This book demonstrates the utility of the computer-aided optimal design approach using real industrial examples. These examples address questions such as the following:
- How can I do screening inexpensively if I have dozens of factors to investigate?
- What can I do if I have day-to-day variability and I can only perform 3 runs a day?
- How can I do RSM cost effectively if I have categorical factors?
- How can I design and analyze experiments when there is a factor that can only be changed a few times over the study?
- How can I include both ingredients in a mixture and processing factors in the same study?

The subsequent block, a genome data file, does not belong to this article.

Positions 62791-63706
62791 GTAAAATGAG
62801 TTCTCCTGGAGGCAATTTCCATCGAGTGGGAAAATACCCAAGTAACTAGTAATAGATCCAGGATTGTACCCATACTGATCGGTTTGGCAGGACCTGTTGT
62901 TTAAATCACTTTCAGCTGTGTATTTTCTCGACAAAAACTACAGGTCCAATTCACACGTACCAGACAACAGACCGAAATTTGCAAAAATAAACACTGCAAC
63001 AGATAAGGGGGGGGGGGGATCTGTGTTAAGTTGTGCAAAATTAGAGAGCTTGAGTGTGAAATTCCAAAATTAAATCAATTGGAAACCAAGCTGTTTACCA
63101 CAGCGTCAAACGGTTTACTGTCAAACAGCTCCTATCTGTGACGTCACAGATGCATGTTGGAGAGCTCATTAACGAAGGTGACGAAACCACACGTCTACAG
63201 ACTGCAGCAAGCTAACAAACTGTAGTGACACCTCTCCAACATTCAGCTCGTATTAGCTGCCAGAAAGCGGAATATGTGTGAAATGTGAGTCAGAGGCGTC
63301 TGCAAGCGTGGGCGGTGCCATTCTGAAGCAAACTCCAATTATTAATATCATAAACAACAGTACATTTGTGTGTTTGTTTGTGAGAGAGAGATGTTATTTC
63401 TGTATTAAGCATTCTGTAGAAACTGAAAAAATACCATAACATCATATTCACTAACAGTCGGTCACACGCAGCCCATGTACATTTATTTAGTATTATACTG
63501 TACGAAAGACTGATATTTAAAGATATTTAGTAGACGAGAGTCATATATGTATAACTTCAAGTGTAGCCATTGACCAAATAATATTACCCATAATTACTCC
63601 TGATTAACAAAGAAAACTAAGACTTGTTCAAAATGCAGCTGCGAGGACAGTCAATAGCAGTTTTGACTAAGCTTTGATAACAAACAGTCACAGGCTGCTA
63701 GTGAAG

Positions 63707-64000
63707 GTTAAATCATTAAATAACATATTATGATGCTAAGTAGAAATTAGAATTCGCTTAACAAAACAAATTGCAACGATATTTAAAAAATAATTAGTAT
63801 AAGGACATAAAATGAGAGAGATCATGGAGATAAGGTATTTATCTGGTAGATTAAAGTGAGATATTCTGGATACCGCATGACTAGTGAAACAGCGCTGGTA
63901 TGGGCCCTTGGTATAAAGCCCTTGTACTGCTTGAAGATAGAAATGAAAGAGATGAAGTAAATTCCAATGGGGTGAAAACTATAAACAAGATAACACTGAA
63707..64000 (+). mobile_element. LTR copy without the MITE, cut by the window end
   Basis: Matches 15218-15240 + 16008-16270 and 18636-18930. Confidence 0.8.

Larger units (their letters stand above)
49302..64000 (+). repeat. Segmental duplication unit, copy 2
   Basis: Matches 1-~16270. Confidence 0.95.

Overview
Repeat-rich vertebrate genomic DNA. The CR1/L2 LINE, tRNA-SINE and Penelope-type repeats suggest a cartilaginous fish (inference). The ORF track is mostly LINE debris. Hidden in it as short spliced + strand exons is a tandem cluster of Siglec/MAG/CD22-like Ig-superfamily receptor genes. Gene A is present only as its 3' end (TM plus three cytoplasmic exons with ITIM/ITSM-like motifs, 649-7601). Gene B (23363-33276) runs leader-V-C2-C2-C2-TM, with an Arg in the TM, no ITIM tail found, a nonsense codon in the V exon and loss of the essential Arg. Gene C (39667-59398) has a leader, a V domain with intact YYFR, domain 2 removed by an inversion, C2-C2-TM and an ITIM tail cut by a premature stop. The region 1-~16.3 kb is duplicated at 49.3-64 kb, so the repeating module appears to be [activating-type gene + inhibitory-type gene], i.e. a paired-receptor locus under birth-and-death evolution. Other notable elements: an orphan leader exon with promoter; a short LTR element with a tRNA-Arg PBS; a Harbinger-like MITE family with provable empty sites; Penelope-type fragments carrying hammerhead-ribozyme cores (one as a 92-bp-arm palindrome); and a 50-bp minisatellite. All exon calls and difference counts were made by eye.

- How can I design an experiment if there are many factor combinations that are impossible to run?
- How can I make sure that a time trend due to warming up of equipment does not affect the conclusions from a study?
- How can I take into account batch information in when designing experiments involving multiple batches?
- How can I add runs to a botched experiment to resolve ambiguities?
While answering these questions the book also shows how to evaluate and compare designs. This allows researchers to make sensible trade-offs between the cost of experimentation and the amount of information they obtain.
Keywords: Experimental Design, computer-aided optimal design approach, how to do RSM cost effectively, explaining the concept of tailored DOE, basics of optimal design, optimal design using flow, optimization or engineering interpretation